Posted November 24, 2003 by publisher in Cuba Business.
DUANE MARSTELLER | Bradenton Herald Staff Writer
David McDonald, left, executive director of the Port of Manatee, and Cuban Pedro Alvarez, president of the Cuban Alimport Food Company, are shown Wednesday after signing a trade agreement in Havana.
MANATEE - Cuban trade officials pledged Wednesday to send more cargo through Port Manatee, making it the first port in Florida to secure such a promise.
Midway through their five-day trade mission to Cuba, Manatee Port officials signed a memorandum of understanding with Cuba that they say will result in more Cuba-bound commodities crossing the port’s docks.
“The memorandum of understanding clearly shows Cuba recognizes the potential of Port Manatee,” port director David McDonald said from Havana, where the goodwill agreement was signed. “This is a major step forward toward more trade between us.”
Port Manatee also learned Wednesday that it will handle the first shipment of Florida beef cattle to the island nation in more than 40 years.
J.P. Wright & Co. said it would use the port to export 250 head of cattle - including 80 from a Parrish ranch - to Cuba early next year.
“We want to provide the Cuban people with top quality beef,” said Jim Strickland, whose Strickland Ranch will send 80 Brangus heifers to Cuba. “I believe the similar climate in Cuba, and the short sea time, will suit the cattle well.”
In the agreement with Cuba, import agency Alimport said it would review its shipping schedule to send cargo through Port Manatee. The Cuban agency also pledged to continue shipments of an animal-feed supplement through the port and work toward adding more shipments.
A shipment of the supplement, dicalcium phosphate, last January was the port’s first Cuba-bound trade in its 33-year history. The port handled a second shipment last month, and is a candidate to handle another later this year.
Cuban officials also agreed to consider using the port for other commodities, including fruits, vegetables, lumber and paper.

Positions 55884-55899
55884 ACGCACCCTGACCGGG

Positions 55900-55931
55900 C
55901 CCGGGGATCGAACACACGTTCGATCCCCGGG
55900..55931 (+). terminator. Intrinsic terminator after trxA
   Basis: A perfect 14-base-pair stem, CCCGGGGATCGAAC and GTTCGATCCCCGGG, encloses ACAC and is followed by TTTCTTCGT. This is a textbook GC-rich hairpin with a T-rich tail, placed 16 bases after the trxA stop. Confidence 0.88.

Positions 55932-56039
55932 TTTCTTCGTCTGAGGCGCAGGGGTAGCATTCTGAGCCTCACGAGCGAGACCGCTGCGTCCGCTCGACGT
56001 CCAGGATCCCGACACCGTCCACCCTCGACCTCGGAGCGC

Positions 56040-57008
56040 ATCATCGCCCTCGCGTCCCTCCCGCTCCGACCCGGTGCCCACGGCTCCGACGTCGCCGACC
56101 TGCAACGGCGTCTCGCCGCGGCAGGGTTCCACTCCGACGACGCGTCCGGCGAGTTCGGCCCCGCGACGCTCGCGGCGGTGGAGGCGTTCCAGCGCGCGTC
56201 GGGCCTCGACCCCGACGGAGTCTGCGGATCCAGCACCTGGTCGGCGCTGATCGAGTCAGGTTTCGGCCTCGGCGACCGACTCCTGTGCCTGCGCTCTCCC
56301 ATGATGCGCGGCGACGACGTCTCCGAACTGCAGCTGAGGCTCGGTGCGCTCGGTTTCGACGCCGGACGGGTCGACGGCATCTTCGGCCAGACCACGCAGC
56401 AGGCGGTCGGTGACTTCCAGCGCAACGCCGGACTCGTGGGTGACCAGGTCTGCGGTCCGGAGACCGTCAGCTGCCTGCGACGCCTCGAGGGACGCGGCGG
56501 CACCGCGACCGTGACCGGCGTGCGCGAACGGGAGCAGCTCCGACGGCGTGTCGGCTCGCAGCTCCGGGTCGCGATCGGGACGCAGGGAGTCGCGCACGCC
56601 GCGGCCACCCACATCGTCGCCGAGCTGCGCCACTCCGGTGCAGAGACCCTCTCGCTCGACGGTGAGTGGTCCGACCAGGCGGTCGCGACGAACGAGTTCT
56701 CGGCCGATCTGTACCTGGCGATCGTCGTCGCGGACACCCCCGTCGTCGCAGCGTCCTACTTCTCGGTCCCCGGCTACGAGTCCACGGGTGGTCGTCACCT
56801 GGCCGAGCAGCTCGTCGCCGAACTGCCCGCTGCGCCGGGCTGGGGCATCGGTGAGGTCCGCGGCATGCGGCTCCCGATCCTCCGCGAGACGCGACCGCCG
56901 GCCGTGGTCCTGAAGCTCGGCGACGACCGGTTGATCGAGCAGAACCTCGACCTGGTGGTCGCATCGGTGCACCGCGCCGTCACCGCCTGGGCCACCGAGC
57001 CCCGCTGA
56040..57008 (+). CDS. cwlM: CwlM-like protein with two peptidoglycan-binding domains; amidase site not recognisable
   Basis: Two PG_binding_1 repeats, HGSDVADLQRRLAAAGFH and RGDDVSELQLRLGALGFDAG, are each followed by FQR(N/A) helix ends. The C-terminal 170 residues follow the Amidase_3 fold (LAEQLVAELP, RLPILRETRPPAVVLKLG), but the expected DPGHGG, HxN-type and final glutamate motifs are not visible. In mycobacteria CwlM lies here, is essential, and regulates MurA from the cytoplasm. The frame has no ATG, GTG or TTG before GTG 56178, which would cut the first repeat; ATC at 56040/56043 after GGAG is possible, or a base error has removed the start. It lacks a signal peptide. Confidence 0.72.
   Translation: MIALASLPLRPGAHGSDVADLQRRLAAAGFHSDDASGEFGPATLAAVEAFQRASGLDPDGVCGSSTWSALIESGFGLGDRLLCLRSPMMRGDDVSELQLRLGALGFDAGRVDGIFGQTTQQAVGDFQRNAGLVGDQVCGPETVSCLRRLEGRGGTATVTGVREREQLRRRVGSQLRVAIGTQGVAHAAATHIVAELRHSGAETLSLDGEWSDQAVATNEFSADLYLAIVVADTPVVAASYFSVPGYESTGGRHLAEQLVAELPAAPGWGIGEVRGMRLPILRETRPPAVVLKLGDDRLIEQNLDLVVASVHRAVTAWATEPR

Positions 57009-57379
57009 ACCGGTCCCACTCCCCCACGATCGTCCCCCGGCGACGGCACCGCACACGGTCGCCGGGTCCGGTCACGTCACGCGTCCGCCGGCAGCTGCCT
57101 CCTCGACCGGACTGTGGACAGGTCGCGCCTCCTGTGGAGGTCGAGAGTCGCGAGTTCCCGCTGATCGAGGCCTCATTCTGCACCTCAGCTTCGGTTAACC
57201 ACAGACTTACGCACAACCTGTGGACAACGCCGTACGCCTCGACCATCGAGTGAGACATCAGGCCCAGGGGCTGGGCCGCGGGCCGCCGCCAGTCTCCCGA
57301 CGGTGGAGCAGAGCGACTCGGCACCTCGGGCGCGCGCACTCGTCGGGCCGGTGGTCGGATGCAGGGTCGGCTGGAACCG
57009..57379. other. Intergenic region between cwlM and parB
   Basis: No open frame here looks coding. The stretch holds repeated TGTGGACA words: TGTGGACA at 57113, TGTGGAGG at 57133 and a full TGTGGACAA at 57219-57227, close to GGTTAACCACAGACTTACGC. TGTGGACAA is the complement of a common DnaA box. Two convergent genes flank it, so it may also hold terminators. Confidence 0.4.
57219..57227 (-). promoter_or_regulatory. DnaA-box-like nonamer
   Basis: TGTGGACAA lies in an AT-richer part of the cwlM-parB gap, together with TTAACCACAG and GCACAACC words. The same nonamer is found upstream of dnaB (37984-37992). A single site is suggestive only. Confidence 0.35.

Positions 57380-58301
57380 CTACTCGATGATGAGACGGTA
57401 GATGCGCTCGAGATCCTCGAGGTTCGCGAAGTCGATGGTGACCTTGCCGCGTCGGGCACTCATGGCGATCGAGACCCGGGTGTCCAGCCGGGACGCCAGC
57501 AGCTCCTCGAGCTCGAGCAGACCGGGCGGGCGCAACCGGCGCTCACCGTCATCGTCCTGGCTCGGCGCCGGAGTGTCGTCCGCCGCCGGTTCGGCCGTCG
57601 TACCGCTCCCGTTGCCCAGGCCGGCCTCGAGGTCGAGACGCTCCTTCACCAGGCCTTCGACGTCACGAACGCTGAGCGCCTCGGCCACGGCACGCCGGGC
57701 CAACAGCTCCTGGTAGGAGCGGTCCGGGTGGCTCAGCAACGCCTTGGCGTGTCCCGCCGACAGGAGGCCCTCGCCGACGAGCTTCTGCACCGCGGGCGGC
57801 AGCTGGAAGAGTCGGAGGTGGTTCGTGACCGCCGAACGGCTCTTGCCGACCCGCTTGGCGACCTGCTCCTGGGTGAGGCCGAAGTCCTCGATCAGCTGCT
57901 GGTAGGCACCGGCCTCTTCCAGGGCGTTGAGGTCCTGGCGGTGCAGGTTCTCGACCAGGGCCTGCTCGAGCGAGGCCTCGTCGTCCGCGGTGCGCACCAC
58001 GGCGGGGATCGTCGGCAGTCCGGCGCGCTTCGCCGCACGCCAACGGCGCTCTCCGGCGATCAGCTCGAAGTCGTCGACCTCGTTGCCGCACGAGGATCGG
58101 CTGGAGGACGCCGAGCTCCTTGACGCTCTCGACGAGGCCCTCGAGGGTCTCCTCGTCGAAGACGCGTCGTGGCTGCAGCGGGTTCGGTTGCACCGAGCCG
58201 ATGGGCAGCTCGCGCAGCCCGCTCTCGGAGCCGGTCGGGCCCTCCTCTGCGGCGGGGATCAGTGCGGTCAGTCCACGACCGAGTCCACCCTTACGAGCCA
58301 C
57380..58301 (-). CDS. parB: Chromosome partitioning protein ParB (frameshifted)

“They’re also very interested in tomatoes coming out of Manatee County,” McDonald said.
In return, port officials said they will recruit and cooperate with local, state and national businesses already exporting to Cuba or are interested in doing so, as well as offer them competitive rates to use the port.
Ports in Alabama and Texas have signed similar agreements, but Port Manatee is the first one in Florida, said Pedro Alvarez, Alimport’s president.
“The port’s geographic location makes it well positioned for shipping U.S. exports to Cuba,” Alvarez said.
Port Manatee is 305 nautical miles from Cuba, making it the closest U.S. port on the Gulf of Mexico to the Communist nation that has been under a U.S. trade embargo for four decades.
Despite that, 16 other U.S. ports - including four others in Florida - have beaten Port Manatee in shipping American food and agricultural goods to Cuba since Congress allowed their sale under an exemption passed three years ago.
Port Manatee’s agreement offers no specifics on shipments. The next step is completing the details for future shipments, officials said.
“Our challenge now is to identify specific commodities and liner service to fulfill the opportunities,” said Steve Tyndal, the port’s director of trade development and special projects.
While port officials have said their trip was for business reasons, not politics, the agreement also includes a clause that indicates port officials agreed to work toward lifting U.S. trade and travel restrictions against Cuba.
“The parties renewed their mutual interest and intention to work towards free and unrestricted travel and trade relations between Cuba and the U.S. in the benefit of enhanced American purchases by Alimport and consequently increased business for the Port of Manatee and Tampa Bay,” the agreement said.
A U.S.-Cuba trade expert said Cuba is making such clauses a prerequisite of doing, and maintaining, business relations with the country.
“More and more, Alimport is requiring U.S. companies, U.S. organizations and U.S. port facilities to issue statements in opposition to U.S. policy toward Cuba and agree to lobby against U.S. policy toward Cuba in order to increase business,” said John Kavulich, president of the U.S.-Cuba Trade and Economic Council, a non-political trade group based in New York City. “These are far more political documents than commercial documents.”
But McDonald said that’s not the case with Port Manatee’s agreement.
“We support the president and we clearly support the guidelines that have been established by Congress and the president for legal trade to Cuba,” he said. “Under that template, we think that there are many opportunities our government has not provided us to learn more about trade relations with Cuba.”
McDonald, Tyndal and Joe McClash, the Manatee County Port Authority’s chairman, are scheduled to wrap up the trade mission on Friday. Tyndal is expected to make a return trip in mid-December, possibly with local business representatives joining him.
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